It’s easy to slip into the alluring notion of letting them all be as brilliant as they actually are. After all, we do come on right after The Voice. But this isn’t a show about showcasing their incredible talent. Rather, it’s about telling the story of these kids coming of age and coming into their own in their hometown. It is as much of a purely American story as I’ve ever told. The true joy of watching these kids shine on stage continues to deepen and grow the more we learn about their lives. Their stories are a mirror to the current American landscape. Lilette, who Lou casts as the female lead of the play, has to wait tables at the local diner and work her way through high school. Maashous, the student lighting designer, is struggling through the foster care system. Michael, a trans kid, joins the troupe looking for a safe harbor. Simon, who has been cast as a gay character, must confront his emerging sexuality even when he fears it could wreck his conservative family. And a member of the troupe we’ll meet later in the season must contend with an unplanned pregnancy with little parental support. All of these kids find a home, a community, a family, and salvation in their high school theater. All the while, the program is underfunded, overlooked, and viewed by the school’s administrators as a financial and P.R. burden, as opposed to the holy place it is.
The show’s fictional town of Stanton, Pennsylvania, reflects the very type of town whose citizens elected our current president. I was compelled to simply observe a town like that, rather than comment on it, or criticize its constituents for voting a different way than I might have. I wanted to see the town and its people — to embrace them, to witness them, to celebrate them. I wanted the viewer to feel like they were dropped down into its homes and pizza parlors and high school hallways and experience it for all its beauty and flaws. I fully acknowledge this is not a documentary, but rather a feel-good, aspirational TV show about a high school musical — I’ve seen the promos. Yet the town’s history and story is deeply embedded into the fabric of Rise. The football coach came from three generations of steel mill workers. He himself was a foreman there, until the mill shut its doors, devastating the economy of the town. The English teacher has spent 16 years at the high school, watching his school and community struggle with increased unemployment, dropout rate, and drug dependency. Watching his school and town suffer is what motivates him to take over the theater department. He is doing anything he can to make a difference.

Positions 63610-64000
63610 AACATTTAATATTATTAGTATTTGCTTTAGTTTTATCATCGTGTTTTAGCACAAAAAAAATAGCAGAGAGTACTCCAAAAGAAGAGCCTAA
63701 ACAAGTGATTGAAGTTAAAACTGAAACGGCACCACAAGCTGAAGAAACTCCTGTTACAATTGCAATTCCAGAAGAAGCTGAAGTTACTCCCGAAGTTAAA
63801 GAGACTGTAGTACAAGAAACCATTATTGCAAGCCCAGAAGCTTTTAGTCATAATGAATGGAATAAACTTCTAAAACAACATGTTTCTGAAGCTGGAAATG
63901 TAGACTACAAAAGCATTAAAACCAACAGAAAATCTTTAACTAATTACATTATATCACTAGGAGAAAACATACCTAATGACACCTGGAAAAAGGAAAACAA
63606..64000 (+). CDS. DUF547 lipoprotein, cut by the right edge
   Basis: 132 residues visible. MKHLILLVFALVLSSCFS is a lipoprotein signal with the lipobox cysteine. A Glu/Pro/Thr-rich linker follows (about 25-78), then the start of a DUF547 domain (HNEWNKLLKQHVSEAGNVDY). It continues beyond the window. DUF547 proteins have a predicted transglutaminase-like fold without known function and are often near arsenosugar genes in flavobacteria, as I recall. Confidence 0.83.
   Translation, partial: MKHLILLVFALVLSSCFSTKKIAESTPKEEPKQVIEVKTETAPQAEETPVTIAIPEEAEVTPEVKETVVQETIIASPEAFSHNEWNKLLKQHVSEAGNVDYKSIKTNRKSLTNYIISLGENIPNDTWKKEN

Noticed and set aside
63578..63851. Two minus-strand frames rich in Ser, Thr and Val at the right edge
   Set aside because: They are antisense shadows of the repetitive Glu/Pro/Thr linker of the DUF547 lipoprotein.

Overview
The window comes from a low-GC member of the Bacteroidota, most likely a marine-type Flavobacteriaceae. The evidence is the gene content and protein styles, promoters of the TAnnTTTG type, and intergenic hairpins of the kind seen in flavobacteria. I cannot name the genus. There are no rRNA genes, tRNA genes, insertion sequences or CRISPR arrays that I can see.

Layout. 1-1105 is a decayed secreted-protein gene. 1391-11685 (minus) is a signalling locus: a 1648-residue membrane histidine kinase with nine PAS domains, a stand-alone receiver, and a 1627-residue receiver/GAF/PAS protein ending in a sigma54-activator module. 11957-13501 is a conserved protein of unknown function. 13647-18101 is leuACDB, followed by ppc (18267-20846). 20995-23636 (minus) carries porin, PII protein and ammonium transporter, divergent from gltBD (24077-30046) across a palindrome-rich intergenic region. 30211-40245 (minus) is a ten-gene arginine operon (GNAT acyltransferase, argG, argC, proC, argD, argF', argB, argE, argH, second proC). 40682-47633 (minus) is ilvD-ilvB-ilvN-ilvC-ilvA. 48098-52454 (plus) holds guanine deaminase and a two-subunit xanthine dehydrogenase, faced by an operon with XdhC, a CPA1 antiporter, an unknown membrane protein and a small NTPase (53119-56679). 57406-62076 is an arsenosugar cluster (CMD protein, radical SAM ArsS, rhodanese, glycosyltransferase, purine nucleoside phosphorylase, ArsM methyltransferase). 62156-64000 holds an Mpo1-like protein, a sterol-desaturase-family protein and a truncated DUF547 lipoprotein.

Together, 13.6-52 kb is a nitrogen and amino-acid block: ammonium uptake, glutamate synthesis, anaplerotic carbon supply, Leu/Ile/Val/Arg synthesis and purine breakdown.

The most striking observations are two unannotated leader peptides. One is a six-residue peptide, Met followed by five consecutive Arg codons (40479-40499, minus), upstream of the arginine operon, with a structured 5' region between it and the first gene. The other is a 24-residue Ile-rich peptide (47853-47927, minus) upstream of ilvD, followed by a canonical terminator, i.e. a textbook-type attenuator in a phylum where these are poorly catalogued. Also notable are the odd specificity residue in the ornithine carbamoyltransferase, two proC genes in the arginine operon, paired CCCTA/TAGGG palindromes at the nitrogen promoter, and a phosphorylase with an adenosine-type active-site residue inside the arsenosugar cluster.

When I first met with Josh Radnor to talk about the possibility of him taking on the role of Lou Mazzuchelli, the meeting turned quickly from two people trying to convince each other they should want to work with each other and became a conversation about why we both felt so deeply compelled to tell this story. As Josh said, “Right now I just want to work on something I am proud and compelled to be putting out into the world.” When he said that, I knew he was Lou.
When we watch the young voices from Parkland speak up, or hear about how Teresa Shook, whose single Facebook post started the Women’s March, I feel as if we are witnessing a new type of American hero being born. Modern day, fresh-faced, Twittersavvy Tom Joads, with a refreshing and distinct purity of purpose. They are raising their authentic voices on a grass-roots level out of a feeling of urgent necessity. The day Lou Mazzuchelli takes over this underfunded and overlooked theater department at his Pennsylvania public school and decides to turn his personal malaise into action, I like to think he too, in his own small way, becomes a new American hero.
Rise airs Tuesdays at 9 p.m. on NBC.